Food Choices for Our Dogs

Posted By Dr. Kim on Sep 7, 2007 in Articles, Dog Nutrition, Dr. Kim's Views, Raw Feeding |

American Bully dog eating an RMBphoto by Illona Haus
© by Dr. Kim Bloomer

Just as for human health, what we feed our dogs will determine if they will be healthy or diseased. It is up to us to not only know the difference in the myriad of choices on the market today but what we should avoid. Also understanding what a dog is as regards their needed food to thrive, we will begin to make better choices for them. Keep reading here:

There are typically three types of choices for feeding your dog although a combination of some of these, and the old-fashioned “scraps” feeding are all options. One of the things I’ve learned is that people need options that suit their lifestyle.

I raw feed my own dog meat and bones as I’m convinced that is not only the absolutely best way to feed a dog as they are scavenger carnivores (they have not evolved into omnivores contrary to popular belief) which means they’ll eat what they need to, to survive. I feel that feeding a raw meat and bone diet helps dogs to thrive and not just survive. However, not everyone is going to opt for that nor maybe feel they can afford that. So I do offer options although I do stress that the long-term health of your dog is far longer and better quality with a diet they were designed to eat.

1. The most popular option today is to feed kibble or commercially packaged foods. There are so many varieties and brands today it may be overwhelming just deciding which one to feed. Many people decide to go with what their veterinarian says to feed. A word of caution regarding that: your veterinarians are taught the little nutrition they learn from the very pet food industry that stands to make the most gain from you feeding commercial pet food. I always think of my veterinarian as the person for disease treatment not the person for disease prevention and health. If you insist on going this route for convenience sake and feel that because “your veterinarian says” must be the golden rule, then I’d choose the ones with:

a. the least grains or optimally no grains at all

b. no byproducts

c. protein listed as the first source on the package

d. no synthetic preservatives

I’d also make sure I added back in enzymes, probiotics and Omega 3 essential fatty acids, and give my dog a raw bone weekly at the very least for teeth and gum health.

2. The next option is to home-cook my dog’s food
. I think this is far better than any commercial food in a bag. You can cook all kinds of meat and make sure to just never feed it with raw meat as the two digest differently: raw meat digests very fast and cooked meat very slow. Many people like to add in veggies but I don’t see the need. If you want, just make sure to really pulverize the vegetables in a food processor before adding them into the food. Again you’ll need to add in enzymes and probiotics to the food since cooking eliminates these much-needed nutrients.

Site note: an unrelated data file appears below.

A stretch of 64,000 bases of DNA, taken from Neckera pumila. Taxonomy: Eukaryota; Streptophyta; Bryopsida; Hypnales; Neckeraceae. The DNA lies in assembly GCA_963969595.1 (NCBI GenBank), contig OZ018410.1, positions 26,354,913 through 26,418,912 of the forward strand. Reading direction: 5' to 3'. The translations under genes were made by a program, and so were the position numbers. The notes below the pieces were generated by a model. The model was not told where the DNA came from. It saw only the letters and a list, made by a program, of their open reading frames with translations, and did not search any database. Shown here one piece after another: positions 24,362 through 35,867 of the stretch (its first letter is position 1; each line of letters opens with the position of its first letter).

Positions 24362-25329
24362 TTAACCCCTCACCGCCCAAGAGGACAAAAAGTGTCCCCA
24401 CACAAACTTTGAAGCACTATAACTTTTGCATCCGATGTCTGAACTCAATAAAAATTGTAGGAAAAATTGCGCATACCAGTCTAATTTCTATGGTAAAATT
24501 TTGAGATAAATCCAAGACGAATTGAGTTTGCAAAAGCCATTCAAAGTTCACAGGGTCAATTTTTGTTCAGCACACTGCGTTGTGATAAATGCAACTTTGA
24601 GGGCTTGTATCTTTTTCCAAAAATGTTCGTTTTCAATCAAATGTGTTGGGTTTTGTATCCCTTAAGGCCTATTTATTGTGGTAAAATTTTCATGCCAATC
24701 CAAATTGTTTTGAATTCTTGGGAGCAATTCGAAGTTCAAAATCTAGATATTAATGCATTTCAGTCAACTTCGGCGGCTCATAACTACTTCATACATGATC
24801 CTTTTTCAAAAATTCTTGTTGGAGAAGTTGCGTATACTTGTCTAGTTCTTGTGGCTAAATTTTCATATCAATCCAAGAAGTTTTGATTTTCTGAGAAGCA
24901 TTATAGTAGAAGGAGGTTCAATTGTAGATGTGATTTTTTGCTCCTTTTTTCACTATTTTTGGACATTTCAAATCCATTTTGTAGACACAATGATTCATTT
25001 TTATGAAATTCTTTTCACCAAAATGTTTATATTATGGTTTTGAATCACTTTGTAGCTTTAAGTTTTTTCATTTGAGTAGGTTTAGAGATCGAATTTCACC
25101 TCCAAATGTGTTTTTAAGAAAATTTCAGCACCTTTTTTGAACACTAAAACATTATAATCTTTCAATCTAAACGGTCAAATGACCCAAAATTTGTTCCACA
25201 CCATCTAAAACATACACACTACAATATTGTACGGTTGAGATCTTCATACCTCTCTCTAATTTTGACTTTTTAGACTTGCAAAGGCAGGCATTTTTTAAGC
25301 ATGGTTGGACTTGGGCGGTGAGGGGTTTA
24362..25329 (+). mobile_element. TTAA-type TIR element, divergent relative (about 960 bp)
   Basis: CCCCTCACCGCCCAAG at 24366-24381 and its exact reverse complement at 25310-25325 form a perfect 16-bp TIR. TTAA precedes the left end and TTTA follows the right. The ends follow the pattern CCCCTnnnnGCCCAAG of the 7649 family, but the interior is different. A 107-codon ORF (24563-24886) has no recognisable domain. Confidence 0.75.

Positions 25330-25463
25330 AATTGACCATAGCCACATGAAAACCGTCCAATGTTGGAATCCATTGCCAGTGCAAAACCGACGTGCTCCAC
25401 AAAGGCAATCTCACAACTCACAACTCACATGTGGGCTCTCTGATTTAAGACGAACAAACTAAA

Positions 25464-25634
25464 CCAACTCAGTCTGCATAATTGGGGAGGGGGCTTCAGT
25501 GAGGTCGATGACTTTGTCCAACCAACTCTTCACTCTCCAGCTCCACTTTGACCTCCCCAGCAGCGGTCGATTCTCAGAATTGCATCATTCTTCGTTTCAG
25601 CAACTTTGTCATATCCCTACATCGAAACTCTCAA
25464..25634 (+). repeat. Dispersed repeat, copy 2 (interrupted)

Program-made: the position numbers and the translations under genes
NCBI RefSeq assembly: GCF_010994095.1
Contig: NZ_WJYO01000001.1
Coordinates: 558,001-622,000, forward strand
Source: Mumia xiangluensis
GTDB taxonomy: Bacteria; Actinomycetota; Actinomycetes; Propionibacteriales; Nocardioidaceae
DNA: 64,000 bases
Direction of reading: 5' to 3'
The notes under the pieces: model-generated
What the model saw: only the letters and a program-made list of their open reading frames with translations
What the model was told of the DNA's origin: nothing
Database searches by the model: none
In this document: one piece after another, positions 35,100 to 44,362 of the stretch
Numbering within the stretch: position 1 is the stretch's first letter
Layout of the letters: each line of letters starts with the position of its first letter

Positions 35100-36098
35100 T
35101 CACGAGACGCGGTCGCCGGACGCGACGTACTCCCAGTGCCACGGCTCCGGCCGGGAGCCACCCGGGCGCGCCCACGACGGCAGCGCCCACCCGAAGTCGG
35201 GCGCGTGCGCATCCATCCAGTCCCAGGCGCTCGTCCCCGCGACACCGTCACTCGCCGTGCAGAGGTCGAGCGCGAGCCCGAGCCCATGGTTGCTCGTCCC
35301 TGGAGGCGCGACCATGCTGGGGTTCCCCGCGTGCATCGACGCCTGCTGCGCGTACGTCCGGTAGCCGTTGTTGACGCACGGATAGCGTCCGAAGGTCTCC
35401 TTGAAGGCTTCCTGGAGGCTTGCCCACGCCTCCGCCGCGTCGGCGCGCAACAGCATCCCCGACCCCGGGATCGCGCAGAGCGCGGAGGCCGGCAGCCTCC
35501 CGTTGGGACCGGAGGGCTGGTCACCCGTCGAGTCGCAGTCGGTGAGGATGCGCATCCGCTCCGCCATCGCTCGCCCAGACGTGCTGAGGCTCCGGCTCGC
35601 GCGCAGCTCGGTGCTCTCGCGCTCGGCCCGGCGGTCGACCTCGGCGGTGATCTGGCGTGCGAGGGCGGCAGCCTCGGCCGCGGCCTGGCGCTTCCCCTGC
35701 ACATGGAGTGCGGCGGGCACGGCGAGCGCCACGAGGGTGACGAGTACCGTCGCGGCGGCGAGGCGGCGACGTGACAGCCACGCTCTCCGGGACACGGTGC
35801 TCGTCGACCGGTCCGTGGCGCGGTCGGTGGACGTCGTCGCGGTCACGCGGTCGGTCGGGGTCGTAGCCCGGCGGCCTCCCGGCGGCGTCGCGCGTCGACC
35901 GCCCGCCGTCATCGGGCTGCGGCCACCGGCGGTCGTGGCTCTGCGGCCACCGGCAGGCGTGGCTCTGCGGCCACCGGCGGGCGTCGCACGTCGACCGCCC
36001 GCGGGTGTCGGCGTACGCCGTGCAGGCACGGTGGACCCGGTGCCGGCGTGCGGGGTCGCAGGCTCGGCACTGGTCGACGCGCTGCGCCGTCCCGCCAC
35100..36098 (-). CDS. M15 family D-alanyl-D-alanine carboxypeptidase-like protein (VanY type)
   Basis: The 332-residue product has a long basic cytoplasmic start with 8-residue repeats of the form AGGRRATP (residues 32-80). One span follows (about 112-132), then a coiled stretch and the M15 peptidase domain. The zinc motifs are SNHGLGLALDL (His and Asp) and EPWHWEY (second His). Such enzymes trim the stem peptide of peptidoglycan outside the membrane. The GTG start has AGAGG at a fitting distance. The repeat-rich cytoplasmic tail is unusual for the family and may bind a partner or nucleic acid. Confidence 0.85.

3. Lastly is raw feeding, my personal favorite. You only need to freeze the meat for about twenty-four hours prior to feeding to eliminate any possible bacteria. Then defrost and feed your dog 2-3% of your dog’s body weight in meat and bone per day in a 1:2 bone to meat ratio. For more details on feeding you can refer to my article Canine Cuisine: The Scavenger Carnivore.

Many people like to add in some scraps but make sure if you do this that no cooked bones are added as they are brittle and can splinter inside your dog. Also cooked grease, bacon, and gravies can be far too rich and cause pancreatic and digestive problems in your dog so avoid these. Hopefully you’ve got a bit more information to empower you to make informed choices for your dog.

Note: Before switching your pet to a raw meat and bone diet, especially if if your pet is not in good health or is a senior animal, please set up a consultation< with me or take my DOGgone Wellness audio program that can help you learn all of this simply and on the go through a mobile app!

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About the author:
Copyright © 2007. All rights reserved. No part of this article may be reproduced in any form without the written consent of the Author. This article is for educational purposes only. The decision to use, or not to use, any information is the sole responsibility of the reader.

Dr. Kim Bloomer is an animal naturopath consulting on canine and feline nutrition and wellness. In addition, Dr. Kim is a proficient blogger, writer, speaker and presenter on natural pet care as well as the author/co-author of three books including, Whole Healthy for Happy Dogs, Animals Taught Me That and Essential Oils in Animal Care: A Naturopathic Approach. Dr. Kim’s articles have been featured in various publications in both print and online. Dr. Kim is passionate about using and sharing Young Living Essential Oils. Visit her


The statements herein have not been evaluated by the Food and Drug Administration.